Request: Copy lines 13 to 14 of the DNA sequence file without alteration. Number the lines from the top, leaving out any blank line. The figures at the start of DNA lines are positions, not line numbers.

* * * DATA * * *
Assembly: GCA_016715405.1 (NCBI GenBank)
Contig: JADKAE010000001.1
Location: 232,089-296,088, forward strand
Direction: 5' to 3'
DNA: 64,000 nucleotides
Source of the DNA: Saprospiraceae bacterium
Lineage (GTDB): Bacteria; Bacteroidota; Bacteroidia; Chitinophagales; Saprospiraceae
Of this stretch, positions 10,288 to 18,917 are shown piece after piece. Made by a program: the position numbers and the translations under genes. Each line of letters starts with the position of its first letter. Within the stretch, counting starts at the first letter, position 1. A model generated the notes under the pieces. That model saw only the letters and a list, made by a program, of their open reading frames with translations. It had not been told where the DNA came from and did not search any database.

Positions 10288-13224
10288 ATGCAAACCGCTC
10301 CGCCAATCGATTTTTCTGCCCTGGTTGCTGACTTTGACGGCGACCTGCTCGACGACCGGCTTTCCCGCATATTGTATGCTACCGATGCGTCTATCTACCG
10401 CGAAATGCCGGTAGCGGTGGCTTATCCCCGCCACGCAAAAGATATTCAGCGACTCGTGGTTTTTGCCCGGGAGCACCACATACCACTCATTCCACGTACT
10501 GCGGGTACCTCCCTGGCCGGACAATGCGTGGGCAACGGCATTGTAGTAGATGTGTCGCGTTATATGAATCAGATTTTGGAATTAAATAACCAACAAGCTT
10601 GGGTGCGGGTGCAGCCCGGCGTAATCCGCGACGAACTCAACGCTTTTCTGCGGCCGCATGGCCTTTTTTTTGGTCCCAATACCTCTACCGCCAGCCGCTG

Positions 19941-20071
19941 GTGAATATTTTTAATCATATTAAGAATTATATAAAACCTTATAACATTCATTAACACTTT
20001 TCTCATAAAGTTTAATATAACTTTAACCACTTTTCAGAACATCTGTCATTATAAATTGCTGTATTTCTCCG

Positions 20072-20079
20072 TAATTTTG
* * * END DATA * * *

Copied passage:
10501 GCGGGTACCTCCCTGGCCGGACAATGCGTGGGCAACGGCATTGTAGTAGATGTGTCGCGTTATATGAATCAGATTTTGGAATTAAATAACCAACAAGCTT
10601 GGGTGCGGGTGCAGCCCGGCGTAATCCGCGACGAACTCAACGCTTTTCTGCGGCCGCATGGCCTTTTTTTTGGTCCCAATACCTCTACCGCCAGCCGCTG